She drilled a whole right through the wall for the cable.

She had no faith in herself.

She did not have much to offer.

She reminded herself that she was the one who knew everything.

She didn’t want them to be eyeing her the wrong way, too.

She followed the path along the water where they usually took their evening walks.

She lay listening to him moving about in the kitchen, clearing the table and washing the dishes.

She had turned towards the village when she stopped and went back, all the way out to the point.

She was still in a terrible mood.

She gave him an arch smile and wrote an account number on the notepad on the desk in front of her.

She stiffened.

She smiled and took out another cigarette.

She had made an appointment, and there were no other customers in the shop.

She seemed to be skimming, spending no more than ten or fifteen seconds on each page.

She did not answer her telephone and she did not turn on her computer.

She sat down opposite him.

She lit two cigarettes and gave him one.

She did not know why she had lied, but she was sure it was a wise decision.

She realized with terrifying clarity that she was out of her depth.

She aroused very little sympathy among the teachers.

She held up a huge anal plug.

She dragged out a total of six black rubbish bags and twenty paper bags full of newspapers.

She looked him in the eyes.

She nodded.

She did not want to be disturbed.

She put the binders in a nylon bag.

She got a message saying that the subscriber could not be reached.

She chewed some of his toothpaste to get rid of the taste.

She awoke just after 5:00 in the morning.

She had no sense for interior design.

She looked like any other woman out for a weekend stroll.

She put the bike on its stand and loosened the strap that held her overnight duffel bag in place.

She put the key on the table between.

She neither wept nor changed her expression.

She bought all her computer accessories there, so they gave her a reasonable discount.

She pointed.

She went on stubbornly sitting there until he gave in.

She turned and got the first-aid kit from the cupboard; it contained two packets of elastic bandages, a mosquito stick, and a little roll of surgical tape.

She bought some aspirin at the front desk and ordered a wake-up call for 8:00 a.m.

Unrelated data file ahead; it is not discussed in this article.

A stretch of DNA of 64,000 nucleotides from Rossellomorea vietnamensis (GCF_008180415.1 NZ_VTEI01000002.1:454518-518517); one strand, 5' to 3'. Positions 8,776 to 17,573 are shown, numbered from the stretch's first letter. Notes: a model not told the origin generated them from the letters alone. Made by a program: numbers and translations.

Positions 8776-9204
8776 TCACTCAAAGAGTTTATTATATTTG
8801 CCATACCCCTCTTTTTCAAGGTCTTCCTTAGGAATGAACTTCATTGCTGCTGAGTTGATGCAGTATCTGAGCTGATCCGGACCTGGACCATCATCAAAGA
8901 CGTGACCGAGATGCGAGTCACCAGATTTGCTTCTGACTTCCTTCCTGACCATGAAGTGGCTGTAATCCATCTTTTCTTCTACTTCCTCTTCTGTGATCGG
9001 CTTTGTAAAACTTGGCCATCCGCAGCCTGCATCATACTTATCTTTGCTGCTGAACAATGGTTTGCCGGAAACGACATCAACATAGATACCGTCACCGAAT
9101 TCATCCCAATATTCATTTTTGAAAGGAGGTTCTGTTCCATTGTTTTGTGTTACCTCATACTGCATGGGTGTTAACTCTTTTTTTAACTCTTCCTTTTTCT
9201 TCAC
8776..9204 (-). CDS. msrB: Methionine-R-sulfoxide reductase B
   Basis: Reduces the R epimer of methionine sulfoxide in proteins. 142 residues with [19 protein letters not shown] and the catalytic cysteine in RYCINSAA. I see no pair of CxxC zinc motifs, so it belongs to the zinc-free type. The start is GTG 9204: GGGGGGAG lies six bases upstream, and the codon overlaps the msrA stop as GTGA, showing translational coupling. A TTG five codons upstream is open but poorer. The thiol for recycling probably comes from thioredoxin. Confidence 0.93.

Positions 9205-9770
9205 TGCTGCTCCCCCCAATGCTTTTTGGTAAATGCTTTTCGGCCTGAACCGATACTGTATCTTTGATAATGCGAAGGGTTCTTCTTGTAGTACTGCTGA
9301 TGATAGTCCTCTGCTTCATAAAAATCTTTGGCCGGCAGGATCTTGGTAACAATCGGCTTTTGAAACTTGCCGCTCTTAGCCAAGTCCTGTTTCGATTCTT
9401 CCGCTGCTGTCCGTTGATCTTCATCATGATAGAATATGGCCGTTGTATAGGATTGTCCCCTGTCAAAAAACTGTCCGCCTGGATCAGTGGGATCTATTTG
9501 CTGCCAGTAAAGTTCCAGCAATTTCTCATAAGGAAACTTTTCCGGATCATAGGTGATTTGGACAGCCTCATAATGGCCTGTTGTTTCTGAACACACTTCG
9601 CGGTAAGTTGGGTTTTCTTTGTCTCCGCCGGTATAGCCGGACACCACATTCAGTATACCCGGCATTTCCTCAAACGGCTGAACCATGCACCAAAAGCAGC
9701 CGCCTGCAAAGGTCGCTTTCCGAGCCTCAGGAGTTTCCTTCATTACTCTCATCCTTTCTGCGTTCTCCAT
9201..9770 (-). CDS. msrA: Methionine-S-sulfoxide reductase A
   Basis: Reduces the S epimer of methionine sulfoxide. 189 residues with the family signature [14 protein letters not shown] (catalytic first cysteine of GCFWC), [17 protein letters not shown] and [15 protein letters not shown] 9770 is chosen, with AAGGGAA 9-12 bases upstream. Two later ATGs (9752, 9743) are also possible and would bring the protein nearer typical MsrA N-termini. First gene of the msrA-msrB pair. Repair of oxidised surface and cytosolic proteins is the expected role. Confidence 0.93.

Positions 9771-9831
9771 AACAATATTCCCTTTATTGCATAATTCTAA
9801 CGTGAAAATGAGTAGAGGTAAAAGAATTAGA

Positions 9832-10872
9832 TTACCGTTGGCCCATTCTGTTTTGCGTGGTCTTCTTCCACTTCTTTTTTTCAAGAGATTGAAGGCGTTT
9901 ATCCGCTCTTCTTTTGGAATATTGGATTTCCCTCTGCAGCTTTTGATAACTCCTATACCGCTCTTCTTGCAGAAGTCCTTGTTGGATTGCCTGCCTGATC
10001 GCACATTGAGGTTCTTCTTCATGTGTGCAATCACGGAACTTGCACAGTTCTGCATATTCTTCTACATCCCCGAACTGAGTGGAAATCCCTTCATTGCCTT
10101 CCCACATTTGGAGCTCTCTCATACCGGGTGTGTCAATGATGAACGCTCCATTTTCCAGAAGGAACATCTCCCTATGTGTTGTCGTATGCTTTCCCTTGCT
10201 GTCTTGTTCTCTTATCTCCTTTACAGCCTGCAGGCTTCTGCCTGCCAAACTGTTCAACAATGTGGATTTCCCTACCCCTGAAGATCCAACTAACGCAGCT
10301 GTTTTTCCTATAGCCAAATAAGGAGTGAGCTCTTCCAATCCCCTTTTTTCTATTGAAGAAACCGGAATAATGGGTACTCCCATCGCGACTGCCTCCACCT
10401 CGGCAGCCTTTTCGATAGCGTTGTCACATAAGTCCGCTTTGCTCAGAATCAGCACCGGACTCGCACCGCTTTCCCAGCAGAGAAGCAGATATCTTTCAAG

She leaned forward and smiled sweetly.

She had a text message.

She felt a lot better when she came back in the bedroom.

She quickly sorted the material into different stacks.

She sat up in surprise.

She found the first connection in 1957.

She tallied up her expenses.

She had drunk four, no, five Cokes during the night, and now she got out a sixth and went to sit on the sofa.

She wandered up and down the corridor like a lost soul, fixing her eyes on every doctor who came near.

She had discovered a shortcut.

She put the empty Samsonite suitcase in an unlocked locker.

She heard him come in the front door and turned towards him.

She spent the time thinking.

She tottered to the bedroom and fell back to sleep.

She nodded.

She turned the pages mechanically.

She lit a cigarette.

She had quoted from a text that was only on his computer.

She had used red and blue ink.

She rode on, braking and thinking, for another 150 yards before she stopped and turned around.

She had never done it before.

She had not given him any Christmas present, but she knew what she was going to buy.

She handed him the soap and went back to the kitchen without a word.

She took a quick look around.

She had no real interest in the game, but after she learned the rules, she never lost a match.

She did not like that.

She nodded.

She zipped the pocket back up.

She was in a state of mental paralysis.

She had restored it, one nut at a time, and she had souped it up just a bit over the legal limit.

She had been doing it, in one form or another, for as long as she could remember.

She leaned towards him expectantly.

She put a third camera in a birdhouse above the door.

She sat down next to him without a word.

She did not like anyone touching her stuff.

She talked to a secretary and asked her to pass on a cryptic message.

She tried not to disturb him during the day.

She stood up, left the hospital, and did not return.

She cashed in fifty of the bonds and deposited the money in the accounts.

She did not remember falling asleep, but she woke up at 9:00 a.m. with a crick in her neck and her head leaning against the wall behind the sofa.

She shrugged.

She was no part of it.

She did not cry.

She shook her head.

She did not like awkward conversations.

She went to her work corner in the living room and looked at the notes she had pinned up on the wall and the papers she had stacked on the desk.

She said nothing.

She got up.

She put down the receiver.

She woke him that evening and gave him her opinion of the article.

She stopped at the first little house on the left.